ecology, flora, biodiversity, forests, tropical trees, social distancing
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Tropical Trees Use Social Distancing to Maintain Biodiversity: Study (Maria)

The author writes, “Tropical forests often harbor hundreds of species of trees in a square mile, but scientists often struggle to understand how such a diversity of species can coexist. In a study published in Science, researchers at The University of Texas at Austin have provided new insights into the answer by uncovering a key characteristic of the spatial distribution of adult trees.”

Hacking Tool Flipper Zero Tracked by Intelligence Agencies, Which Fear White Nationalists May Deploy It Against Power Grid (Sean)

From the Daily Dot: “Police departments in major cities have been put on alert over the Flipper Zero hacking tool and expressed concern over its potential use by racially motivated extremists, documents obtained by the Daily Dot show.”

Idaho Health Care Providers Can Refer Patients for Abortions Out of State, Federal Judge Rules (Reader Steve)

The authors write, “A federal judge has ruled that it would violate Idaho medical providers’ free speech rights to sanction them for referring patients to out-of-state abortion services, rejecting the state attorney general’s interpretation of Idaho’s abortion ban. Idaho’s law makes it illegal to perform or attempt to perform an abortion, a crime punishable by two to five years in prison. It also makes it unlawful for health care professionals to assist in the provision or attempted provision of one, with the penalty being the suspension or loss of their medical license.”

‘This Is a Really Big Deal’: How College Towns Are Decimating the GOP (Laura)

From Politico: “Growing population in America’s highly educated enclaves has led to huge gains for the Democratic Party. And Republicans are scrambling for answers.”

Americans Are Moving to Places Besieged by Extreme Heat (Reader Jim)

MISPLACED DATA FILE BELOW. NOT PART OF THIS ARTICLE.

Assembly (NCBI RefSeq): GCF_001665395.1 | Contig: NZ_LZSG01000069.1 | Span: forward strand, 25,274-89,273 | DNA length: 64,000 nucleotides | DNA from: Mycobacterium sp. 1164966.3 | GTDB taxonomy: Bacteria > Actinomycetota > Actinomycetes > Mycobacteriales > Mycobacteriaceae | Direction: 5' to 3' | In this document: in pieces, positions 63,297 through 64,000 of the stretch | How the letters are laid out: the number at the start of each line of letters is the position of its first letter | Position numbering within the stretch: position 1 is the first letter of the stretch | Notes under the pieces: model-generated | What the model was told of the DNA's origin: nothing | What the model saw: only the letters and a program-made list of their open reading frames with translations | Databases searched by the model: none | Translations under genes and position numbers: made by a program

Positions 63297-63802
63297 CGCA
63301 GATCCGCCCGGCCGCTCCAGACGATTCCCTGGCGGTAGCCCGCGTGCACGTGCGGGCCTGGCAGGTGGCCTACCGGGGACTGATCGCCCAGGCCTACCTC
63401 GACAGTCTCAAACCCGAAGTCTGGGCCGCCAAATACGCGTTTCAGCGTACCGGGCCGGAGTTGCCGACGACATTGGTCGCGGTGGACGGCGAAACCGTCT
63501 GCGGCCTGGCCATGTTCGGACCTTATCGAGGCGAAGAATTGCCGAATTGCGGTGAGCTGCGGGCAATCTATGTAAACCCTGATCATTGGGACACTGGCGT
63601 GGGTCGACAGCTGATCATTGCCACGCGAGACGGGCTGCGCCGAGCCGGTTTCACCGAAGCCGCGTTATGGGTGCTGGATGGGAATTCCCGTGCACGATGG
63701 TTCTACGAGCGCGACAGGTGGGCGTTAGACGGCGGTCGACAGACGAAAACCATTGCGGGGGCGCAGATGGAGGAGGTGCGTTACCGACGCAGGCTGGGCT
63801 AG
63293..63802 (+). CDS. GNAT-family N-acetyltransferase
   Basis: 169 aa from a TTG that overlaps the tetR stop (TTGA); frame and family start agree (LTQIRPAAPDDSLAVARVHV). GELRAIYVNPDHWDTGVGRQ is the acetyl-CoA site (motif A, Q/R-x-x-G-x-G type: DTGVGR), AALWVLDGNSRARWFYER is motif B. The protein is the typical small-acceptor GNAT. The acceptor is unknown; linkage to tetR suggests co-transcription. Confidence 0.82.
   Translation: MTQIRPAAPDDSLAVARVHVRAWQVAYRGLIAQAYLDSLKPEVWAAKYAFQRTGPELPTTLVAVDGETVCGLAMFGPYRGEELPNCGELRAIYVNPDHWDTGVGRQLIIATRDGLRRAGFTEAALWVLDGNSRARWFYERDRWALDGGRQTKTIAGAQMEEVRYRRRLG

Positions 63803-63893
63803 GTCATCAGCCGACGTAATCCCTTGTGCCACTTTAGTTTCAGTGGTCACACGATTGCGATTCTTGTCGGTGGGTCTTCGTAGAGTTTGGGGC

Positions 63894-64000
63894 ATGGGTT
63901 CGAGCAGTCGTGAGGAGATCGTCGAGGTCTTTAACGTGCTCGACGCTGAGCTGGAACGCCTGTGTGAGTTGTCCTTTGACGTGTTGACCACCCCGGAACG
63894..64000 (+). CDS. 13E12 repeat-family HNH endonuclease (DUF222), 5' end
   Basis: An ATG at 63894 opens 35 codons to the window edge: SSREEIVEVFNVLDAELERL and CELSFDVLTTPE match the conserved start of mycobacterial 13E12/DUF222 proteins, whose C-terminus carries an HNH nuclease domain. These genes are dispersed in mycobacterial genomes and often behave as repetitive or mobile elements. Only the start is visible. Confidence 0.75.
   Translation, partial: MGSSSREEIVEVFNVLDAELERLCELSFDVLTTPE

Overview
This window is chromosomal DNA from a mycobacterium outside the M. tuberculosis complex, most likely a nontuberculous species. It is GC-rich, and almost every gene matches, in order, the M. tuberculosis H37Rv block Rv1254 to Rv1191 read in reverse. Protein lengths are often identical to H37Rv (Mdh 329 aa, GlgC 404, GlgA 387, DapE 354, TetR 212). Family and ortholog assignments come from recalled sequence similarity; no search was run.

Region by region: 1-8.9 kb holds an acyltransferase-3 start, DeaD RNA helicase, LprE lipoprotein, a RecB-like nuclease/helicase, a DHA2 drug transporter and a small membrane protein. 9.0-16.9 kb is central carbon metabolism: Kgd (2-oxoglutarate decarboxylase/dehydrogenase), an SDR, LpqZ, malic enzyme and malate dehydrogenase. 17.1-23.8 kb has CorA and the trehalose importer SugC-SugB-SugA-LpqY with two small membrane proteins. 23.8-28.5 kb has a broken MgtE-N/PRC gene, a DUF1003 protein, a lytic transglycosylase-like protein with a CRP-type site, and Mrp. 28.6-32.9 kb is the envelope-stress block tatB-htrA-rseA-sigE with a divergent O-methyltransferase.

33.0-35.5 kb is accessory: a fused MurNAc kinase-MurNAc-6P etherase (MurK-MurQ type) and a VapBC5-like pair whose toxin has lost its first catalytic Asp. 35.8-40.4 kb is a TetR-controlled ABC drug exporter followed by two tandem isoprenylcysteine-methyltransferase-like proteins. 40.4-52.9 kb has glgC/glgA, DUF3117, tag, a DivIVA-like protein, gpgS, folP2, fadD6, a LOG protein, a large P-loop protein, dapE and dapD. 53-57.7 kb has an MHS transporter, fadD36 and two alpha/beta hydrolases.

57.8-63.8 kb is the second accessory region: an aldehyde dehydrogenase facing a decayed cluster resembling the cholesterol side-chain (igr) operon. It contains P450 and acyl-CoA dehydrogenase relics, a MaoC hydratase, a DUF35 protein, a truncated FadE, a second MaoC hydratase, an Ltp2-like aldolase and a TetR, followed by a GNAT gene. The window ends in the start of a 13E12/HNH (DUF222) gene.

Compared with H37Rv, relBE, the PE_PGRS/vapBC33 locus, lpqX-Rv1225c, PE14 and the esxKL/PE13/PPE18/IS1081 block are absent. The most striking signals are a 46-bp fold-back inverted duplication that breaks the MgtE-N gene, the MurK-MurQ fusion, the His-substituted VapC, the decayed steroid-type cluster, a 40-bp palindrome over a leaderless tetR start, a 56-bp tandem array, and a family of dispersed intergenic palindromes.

From The Economist: “Roughly a third of Americans live in areas where the government has issued warnings about extreme heat. … These hot cities are in the Sunbelt, or the southern part of the country, ranging from Los Angeles to Miami. Tourists flocked sweatily to Death Valley, California, the hottest place on Earth, to see if it would get warmer than the previous record of 56.7 C [134 F] (it didn’t). Researchers in Florida worry that hot ocean temperatures will bleach coral reefs and worsen hurricane season.”

Gene Mutation May Explain Why Some Don’t Get Sick From COVID19 (Mili)

The author writes, “People who contract COVID-19 but never develop symptoms — the so-called super dodgers — may have a genetic ace up their sleeve. They’re more than twice as likely as those who become symptomatic to carry a specific gene variation that helps them obliterate the virus. … The secret lies with the human leukocyte antigen (HLA), or protein markers that signal the immune system. A mutation in one of the genes coding for HLA appears to help virus-killing T cells identify SARS-CoV-2 and launch a lighting attack. The T cells of some people who carry this variant can identify the novel coronavirus, even if they have never encountered it before, thanks to its resemblance to the seasonal cold viruses they already know. The discovery points to new targets for drugs and vaccines.”

Rare Pink Bird Spotted in Wisconsin for the First Time in 178 Years (Dana)

The author writes, “Midwestern birders are rejoicing after a rare and conspicuous waterbird touched down in Wisconsin. A roseate spoonbill — a leggy bird with a wide, flat beak and distinctive pink coloring — has been hanging out near Green Bay in the northeastern part of the state in recent days. This unusual occurrence marks the first time anyone has reported seeing a living roseate spoonbill in Wisconsin. Historical records indicate that a dead roseate spoonbill was found in the state’s Rock County in 1845, making this the first time anyone has seen the species — dead or alive — in the Badger State in 178 years.”


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